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Edited By: Michael PH Stumpf and Carsten Wiuf
Networks provide a very useful way to describe a wide range of different data types in biology, physics and elsewhere. Apart from providing a convenient tool to visualize highly dependent data, networks allow stringent mathematical and statistical analysis. In recent years, much progress has been achieved to interpret various types of biological network data such as transcriptomic, metabolomic and protein interaction data as well as epidemiological data. Of particular interest is to understand the organization, complexity and dynamics of biological networks and how these are influenced by network evolution and functionality.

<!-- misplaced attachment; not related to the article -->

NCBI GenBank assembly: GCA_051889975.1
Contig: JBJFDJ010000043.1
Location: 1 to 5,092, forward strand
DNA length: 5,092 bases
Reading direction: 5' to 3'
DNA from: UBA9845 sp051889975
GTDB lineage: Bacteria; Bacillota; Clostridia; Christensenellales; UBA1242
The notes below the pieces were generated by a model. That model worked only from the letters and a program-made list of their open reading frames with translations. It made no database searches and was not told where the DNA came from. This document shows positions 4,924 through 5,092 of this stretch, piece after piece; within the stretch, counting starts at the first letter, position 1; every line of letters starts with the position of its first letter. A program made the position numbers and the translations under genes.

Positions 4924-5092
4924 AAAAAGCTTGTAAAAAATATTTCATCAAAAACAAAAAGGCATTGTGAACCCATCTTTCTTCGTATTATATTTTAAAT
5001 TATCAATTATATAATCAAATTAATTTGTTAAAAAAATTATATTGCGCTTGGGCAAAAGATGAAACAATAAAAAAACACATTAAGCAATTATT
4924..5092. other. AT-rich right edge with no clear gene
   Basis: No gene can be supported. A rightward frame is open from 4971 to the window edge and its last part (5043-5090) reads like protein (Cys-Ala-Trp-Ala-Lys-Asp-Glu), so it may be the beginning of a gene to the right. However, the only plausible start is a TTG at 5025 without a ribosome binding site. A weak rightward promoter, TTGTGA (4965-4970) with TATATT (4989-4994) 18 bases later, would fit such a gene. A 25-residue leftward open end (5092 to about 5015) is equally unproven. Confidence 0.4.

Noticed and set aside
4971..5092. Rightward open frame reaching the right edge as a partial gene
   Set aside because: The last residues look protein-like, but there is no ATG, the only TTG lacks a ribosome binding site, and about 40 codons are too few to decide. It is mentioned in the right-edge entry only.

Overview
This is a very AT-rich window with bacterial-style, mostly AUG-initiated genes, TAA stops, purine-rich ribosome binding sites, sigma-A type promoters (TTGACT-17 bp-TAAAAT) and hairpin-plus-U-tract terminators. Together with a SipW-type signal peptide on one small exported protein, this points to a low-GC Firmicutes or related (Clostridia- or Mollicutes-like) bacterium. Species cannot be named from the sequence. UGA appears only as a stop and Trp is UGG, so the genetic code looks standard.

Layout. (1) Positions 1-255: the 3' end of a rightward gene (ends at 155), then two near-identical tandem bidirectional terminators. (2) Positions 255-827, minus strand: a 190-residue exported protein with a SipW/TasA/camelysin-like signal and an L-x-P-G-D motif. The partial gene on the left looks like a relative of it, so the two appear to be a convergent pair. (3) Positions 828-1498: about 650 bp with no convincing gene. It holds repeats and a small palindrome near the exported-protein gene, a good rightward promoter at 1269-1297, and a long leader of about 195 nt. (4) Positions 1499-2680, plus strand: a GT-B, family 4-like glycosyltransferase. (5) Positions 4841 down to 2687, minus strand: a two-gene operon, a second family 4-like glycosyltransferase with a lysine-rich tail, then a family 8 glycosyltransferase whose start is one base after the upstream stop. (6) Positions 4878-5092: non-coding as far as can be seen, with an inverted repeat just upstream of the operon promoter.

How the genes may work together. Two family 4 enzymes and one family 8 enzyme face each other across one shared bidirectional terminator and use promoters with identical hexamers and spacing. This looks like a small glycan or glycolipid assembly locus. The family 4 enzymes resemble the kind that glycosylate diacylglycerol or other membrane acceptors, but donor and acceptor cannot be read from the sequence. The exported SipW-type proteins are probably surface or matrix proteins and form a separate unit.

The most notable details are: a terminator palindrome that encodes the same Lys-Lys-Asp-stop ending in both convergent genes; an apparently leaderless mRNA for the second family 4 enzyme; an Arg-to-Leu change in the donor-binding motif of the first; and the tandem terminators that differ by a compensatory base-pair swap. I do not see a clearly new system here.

This book reviews and explores statistical, mathematical and evolutionary theory and tools in the understanding of biological networks. The book is divided into comprehensive and self-contained chapters, each of which focuses on an important biological network type, explains concepts and theory and illustrates how these can be used to obtain insight into biologically relevant processes and questions. There are chapters covering metabolic, transcriptomic, protein interaction and epidemiological networks as well as chapters that deal with theoretical and conceptual material. The authors, who contribute to the book, are active, highly regarded and well-known in the network community.
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